- poiret, paul,
- poiseuille's law,
- poiseuille's space,
Origin of poised
verb (used with object), poised, pois·ing.
verb (used without object), poised, pois·ing.
Origin of poise1
Examples from the Web for poised
Hovering above the scene, commandos in helicopters were poised with automatic rifles.
The current conflict it fuels is now poised to last long into the new year.
The brand logo turned out to feature a graceful archer on horseback, in a Tatar national costume, poised to shoot his arrow.Rebranding The Land of Mongol Warriors & Ivan The Terrible|Anna Nemtsova|December 25, 2014|DAILY BEAST
The grandson of legendary fashion editor Diana Vreeland, Nicholas Vreeland was poised for a decadent life in high-society.
And, from the south, chronic wasting disease is poised to decimate the elk herds.
One poised directly above her face, trembled, brushed her mouth lightly.The Tree of Life|Catherine Lucille Moore
Treachery, or, perhaps worse, a kind of poised—and poisonous—mental judo?The Planet Strappers|Raymond Zinke Gallun
The axe of the sable statue was poised above its head, as in the act to strike him.Rookwood|William Harrison Ainsworth
Her human power of emotion leaped to the supremest arc of that rainbow curve, and with him stood there poised.Arundel|Edward Frederic Benson
In his excitement the youth sprang to his feet, and poised his crossbow.The Winning of the Golden Spurs|Percy F. Westerman
Word Origin for poise
Word Origin for poise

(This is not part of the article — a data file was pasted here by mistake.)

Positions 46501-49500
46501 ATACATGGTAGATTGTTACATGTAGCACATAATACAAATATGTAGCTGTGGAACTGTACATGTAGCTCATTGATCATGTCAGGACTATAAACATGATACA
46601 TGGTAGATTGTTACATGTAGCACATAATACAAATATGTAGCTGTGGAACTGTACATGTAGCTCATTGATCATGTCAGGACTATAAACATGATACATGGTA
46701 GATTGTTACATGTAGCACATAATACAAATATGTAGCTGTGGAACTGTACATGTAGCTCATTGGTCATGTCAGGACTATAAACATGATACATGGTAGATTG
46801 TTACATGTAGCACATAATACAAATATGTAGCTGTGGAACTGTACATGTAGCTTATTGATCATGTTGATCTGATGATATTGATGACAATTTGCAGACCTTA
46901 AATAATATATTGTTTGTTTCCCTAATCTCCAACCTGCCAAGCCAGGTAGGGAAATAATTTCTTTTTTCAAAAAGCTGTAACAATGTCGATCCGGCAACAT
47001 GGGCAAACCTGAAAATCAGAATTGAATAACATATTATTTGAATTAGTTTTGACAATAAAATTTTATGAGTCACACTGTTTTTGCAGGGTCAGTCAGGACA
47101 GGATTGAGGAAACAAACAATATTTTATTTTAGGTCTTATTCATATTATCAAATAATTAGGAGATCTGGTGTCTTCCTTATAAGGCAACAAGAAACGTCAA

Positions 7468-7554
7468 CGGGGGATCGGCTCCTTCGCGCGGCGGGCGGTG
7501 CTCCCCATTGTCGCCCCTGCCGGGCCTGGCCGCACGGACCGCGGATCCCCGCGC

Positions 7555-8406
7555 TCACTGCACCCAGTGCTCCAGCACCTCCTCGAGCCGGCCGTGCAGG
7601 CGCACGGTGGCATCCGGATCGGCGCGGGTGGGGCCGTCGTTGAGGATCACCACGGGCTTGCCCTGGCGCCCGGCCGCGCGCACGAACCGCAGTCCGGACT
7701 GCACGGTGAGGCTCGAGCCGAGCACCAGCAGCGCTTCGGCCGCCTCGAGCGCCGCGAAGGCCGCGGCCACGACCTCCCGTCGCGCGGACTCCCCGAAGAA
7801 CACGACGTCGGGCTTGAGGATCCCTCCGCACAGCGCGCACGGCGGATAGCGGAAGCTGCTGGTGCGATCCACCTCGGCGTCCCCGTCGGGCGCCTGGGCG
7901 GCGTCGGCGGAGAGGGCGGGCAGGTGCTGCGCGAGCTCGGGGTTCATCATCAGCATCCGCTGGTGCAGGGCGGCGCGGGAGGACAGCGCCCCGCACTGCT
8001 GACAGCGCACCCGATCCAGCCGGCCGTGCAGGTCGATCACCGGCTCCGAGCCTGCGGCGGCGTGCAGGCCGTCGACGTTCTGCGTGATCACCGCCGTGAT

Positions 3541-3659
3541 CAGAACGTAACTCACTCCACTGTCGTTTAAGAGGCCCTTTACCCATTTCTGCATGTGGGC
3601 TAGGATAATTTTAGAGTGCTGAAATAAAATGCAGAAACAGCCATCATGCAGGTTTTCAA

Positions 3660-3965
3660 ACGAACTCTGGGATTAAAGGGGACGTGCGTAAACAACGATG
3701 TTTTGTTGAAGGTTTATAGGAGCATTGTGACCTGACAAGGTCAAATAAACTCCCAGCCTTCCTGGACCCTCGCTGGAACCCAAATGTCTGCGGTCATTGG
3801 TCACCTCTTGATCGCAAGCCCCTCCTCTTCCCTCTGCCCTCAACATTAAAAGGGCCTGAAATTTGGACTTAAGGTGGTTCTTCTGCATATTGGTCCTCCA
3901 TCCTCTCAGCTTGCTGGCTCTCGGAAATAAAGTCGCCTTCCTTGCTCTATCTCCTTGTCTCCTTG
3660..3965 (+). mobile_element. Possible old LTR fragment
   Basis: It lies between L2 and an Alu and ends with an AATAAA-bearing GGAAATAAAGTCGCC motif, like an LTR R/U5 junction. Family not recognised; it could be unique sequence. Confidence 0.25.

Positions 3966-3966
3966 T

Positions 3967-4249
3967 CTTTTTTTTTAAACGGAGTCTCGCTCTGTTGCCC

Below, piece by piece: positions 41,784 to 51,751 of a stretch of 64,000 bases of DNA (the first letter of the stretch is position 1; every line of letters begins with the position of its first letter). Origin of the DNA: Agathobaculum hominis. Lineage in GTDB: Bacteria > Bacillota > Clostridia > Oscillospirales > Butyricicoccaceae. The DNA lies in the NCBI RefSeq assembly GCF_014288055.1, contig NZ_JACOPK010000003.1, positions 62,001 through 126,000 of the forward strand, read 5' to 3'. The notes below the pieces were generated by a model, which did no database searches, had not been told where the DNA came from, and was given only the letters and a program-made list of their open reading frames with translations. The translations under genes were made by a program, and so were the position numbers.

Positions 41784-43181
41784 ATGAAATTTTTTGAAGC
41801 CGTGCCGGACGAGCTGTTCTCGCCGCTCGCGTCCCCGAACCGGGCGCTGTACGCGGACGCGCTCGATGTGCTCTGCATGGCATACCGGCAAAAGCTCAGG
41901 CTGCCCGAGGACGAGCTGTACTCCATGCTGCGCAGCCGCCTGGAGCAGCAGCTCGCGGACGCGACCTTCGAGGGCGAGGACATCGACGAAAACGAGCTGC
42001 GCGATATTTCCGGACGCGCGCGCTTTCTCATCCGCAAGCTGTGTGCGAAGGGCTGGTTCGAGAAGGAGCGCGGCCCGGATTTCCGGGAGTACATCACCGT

early 15c., "weight, quality of being heavy," later "significance, importance" (mid-15c.), from Old French pois "weight, balance, consideration" (12c., Modern French poids), from Medieval Latin pesum "weight," from Latin pensum "something weighted or weighed," (source of Provençal and Catalan pes, Spanish, Portuguese, Italian peso), noun use of neuter past participle of pendere "to weigh" (see pendant).
The sense of "steadiness, composure" first recorded 1640s, from notion of being equally weighted on either side (1550s). Meaning "balance" is from 1711; meaning "way in which the body is carried" is from 1770.
late 14c., "to have a certain weight," from stressed form of Old French peser "to weigh, be heavy; weigh down, be a burden; worry, be a concern," from Vulgar Latin *pesare, from Latin pensare "to weigh carefully, weigh out, counter-balance," frequentative of pendere (past participle pensus) "to weigh" (see pendant). For form evolution from Latin to French, see OED. Meaning "to place in equilibrium" is from 1630s (cf. equipoise). Passive sense of "to be ready" (to do something) is from 1932. Related: Poised; poising. In 15c. a poiser was an official who weighed goods.